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Black Friday: 5 facts and stats.

Black Friday, a day synonymous with consumer spending and bargain hunting, has become an annual event not just in the United States but globally. Here are five interesting facts and statistics about Black Friday that shed light on its significance and impact.

1. The Origins of “Black Friday”

The term “Black Friday” originally had a negative connotation. It was first used in 1869 to describe a financial crisis when two investors, Jay Gould and James Fisk, caused a market crash by driving up the price of gold. The more familiar usage, relating to shopping the day after Thanksgiving, emerged in the 1950s in Philadelphia. It was used to describe the heavy traffic and chaotic conditions as people began their holiday shopping. It wasn’t until later that the term was reinvented to mean the point in the year when retailers begin to turn a profit, moving from ‘in the red’ to ‘in the black’.

2. Record-Breaking Sales Figures

Each year, Black Friday seems to set new records. In 2020, despite the pandemic, online Black Friday sales in the United States hit a staggering $9 billion, a 21.6% increase from the previous year, according to Adobe Analytics. This trend underscores the growing preference for online shopping, accelerated by the COVID-19 pandemic.

3. Not Just a One-Day Event

Traditionally, Black Friday referred to deals available only on the Friday following Thanksgiving. However, over the years, it has expanded into a much larger, almost season-long event. Many retailers now offer discounts starting as early as the beginning of November and extending through Cyber Monday, the Monday following Black Friday, which is focused on online shopping.

4. Global Adoption and Adaptation

Black Friday has spread far beyond its American roots. Countries around the world, including the UK, Canada, Australia, and various parts of Europe, now participate in Black Friday sales. In some countries, local traditions and holidays have been integrated with the concept. For instance, in Mexico, the event is known as “El Buen Fin” (The Good Weekend), which lasts several days.

5. The Impact on Retail Worker Well-being

While Black Friday is a boon for retailers and bargain hunters, it’s important to consider its impact on retail workers. The day often requires extra staff, extended hours, and dealing with large, sometimes unruly, crowds. There have been growing concerns about the health and safety of workers, leading some businesses to rethink their strategies and offer more humane working conditions.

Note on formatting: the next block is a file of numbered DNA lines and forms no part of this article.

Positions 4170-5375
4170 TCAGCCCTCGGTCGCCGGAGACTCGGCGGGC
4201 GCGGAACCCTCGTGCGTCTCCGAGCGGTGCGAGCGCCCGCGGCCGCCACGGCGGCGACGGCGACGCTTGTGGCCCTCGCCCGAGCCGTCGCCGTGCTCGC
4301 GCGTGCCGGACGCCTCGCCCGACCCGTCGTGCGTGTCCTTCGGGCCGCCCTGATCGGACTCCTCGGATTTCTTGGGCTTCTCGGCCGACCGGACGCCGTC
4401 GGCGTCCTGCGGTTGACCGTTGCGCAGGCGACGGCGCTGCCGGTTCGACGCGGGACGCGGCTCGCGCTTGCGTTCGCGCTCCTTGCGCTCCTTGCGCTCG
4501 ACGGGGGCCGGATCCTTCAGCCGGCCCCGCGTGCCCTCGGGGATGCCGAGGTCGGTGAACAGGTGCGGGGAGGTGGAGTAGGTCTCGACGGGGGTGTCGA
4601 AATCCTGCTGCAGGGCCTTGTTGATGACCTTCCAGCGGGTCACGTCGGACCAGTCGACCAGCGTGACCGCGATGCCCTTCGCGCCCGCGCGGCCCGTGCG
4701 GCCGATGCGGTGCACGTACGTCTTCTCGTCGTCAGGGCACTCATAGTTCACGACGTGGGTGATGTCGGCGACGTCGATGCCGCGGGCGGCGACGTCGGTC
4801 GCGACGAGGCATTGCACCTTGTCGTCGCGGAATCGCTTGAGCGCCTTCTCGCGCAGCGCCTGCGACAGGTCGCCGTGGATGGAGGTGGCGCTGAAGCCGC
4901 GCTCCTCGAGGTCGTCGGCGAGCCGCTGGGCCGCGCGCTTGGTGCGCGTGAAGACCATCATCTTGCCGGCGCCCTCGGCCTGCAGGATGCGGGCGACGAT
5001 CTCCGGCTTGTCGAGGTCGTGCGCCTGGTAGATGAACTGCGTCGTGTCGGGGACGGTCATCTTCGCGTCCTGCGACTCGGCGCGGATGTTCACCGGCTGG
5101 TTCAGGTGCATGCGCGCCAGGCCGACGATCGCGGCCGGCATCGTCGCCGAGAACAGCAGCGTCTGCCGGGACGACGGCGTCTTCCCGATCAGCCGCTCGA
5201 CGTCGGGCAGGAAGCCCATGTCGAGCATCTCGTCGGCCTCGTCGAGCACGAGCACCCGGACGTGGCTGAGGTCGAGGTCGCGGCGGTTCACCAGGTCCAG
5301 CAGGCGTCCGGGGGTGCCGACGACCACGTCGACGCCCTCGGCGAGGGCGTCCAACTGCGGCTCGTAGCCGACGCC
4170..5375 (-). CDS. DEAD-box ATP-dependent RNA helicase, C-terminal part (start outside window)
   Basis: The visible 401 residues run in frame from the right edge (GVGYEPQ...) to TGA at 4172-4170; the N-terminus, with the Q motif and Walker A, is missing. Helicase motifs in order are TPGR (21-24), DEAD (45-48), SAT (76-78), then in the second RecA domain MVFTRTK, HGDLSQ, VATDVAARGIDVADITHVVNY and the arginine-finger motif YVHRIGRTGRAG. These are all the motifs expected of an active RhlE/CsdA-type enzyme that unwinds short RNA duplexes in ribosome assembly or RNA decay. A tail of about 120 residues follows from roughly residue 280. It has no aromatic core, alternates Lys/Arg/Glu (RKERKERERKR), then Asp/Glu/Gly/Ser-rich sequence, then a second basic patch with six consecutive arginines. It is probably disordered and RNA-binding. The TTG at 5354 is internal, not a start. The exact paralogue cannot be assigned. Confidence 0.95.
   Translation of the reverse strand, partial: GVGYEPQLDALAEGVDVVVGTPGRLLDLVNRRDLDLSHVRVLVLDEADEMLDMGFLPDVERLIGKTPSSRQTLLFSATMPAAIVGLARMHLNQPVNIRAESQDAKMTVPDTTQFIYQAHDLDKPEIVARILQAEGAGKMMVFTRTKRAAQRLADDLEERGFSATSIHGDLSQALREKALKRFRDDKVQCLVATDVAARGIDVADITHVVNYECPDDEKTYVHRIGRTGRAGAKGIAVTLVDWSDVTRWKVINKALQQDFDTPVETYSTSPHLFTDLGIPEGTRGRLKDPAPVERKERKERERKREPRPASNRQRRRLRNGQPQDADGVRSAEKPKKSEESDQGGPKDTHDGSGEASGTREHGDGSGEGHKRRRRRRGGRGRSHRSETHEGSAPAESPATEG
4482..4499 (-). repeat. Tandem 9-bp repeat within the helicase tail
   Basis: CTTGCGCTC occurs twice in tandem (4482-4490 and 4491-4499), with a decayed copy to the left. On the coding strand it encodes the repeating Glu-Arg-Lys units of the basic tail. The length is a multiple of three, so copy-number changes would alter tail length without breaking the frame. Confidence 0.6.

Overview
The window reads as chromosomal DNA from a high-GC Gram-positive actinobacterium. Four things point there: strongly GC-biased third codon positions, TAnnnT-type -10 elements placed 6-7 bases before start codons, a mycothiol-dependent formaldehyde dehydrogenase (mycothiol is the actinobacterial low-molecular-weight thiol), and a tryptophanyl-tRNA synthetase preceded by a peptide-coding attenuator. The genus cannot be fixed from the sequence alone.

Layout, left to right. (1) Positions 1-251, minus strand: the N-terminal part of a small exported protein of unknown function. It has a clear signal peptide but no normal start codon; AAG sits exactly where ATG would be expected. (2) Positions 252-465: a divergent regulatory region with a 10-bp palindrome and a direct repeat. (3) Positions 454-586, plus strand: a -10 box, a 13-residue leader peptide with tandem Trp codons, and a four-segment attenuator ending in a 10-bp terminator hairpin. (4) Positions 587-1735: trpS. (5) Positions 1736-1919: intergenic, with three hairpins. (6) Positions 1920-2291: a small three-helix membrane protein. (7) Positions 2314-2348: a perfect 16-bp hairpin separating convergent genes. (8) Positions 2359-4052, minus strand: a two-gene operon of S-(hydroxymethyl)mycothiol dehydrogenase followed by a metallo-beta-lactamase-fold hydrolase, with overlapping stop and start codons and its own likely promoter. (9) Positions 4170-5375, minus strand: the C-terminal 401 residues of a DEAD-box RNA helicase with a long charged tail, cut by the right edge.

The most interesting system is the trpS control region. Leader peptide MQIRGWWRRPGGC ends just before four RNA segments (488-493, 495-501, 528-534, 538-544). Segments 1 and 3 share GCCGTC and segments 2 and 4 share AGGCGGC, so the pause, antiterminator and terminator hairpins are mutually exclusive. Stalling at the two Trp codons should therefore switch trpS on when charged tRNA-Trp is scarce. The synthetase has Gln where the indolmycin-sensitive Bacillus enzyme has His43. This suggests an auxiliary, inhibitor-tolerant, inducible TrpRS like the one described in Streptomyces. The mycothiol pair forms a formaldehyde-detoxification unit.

Black Friday is more than just a day of discounts; it’s a cultural phenomenon that has significant economic implications. While it continues to evolve, especially in the digital space, its roots in retail history and its impact on consumer behavior remain central to understanding its ongoing popularity. As the landscape of retail changes, so too will the nature of Black Friday, but its place as a key event in the retail calendar seems secure for years to come.

New words from the text to remember:

  1. Connotation: This refers to an idea or feeling that a word invokes in addition to its literal or primary meaning. In the context of the article, “Black Friday” initially had a negative connotation related to financial crisis.
  2. Chaotic: This word describes a state of complete disorder and confusion. Used in the article to describe the heavy traffic and disorderly conditions associated with early instances of Black Friday.
  3. Adobe Analytics: This is a specific reference to the company Adobe, which provides analytics tools for measuring web traffic and marketing effectiveness. In the article, it’s cited as a source for Black Friday online sales data.
  4. Accelerated: This means to increase in rate, amount, or extent. In the article, it’s used to describe how the pandemic accelerated the trend of online shopping.
  5. Traditionally: This adverb refers to the customary or typical way of doing something over a long period. In this context, it’s used to describe how Black Friday was originally a one-day event.
  6. Season-long: This phrase describes an event or activity lasting an entire season. Here, it’s used to indicate how Black Friday deals have expanded beyond just one day.
  7. Bargain Hunters: A term used to describe people who seek out goods sold at a cheaper rate than usual. The article mentions these individuals as key participants in Black Friday.
  8. Unruly: This adjective is used to describe people who are disorderly and disruptive. In the article, it’s used to describe the crowds that retail workers often have to manage on Black Friday.
  9. Boon: It means something that is helpful or beneficial. In the article, Black Friday is described as a boon for retailers, indicating its positive impact on their sales.
  10. Phenomenon: This noun refers to a fact or situation that is observed to exist or happen, especially one whose cause or explanation is in question. The article refers to Black Friday as a cultural phenomenon, highlighting its significant impact and widespread recognition.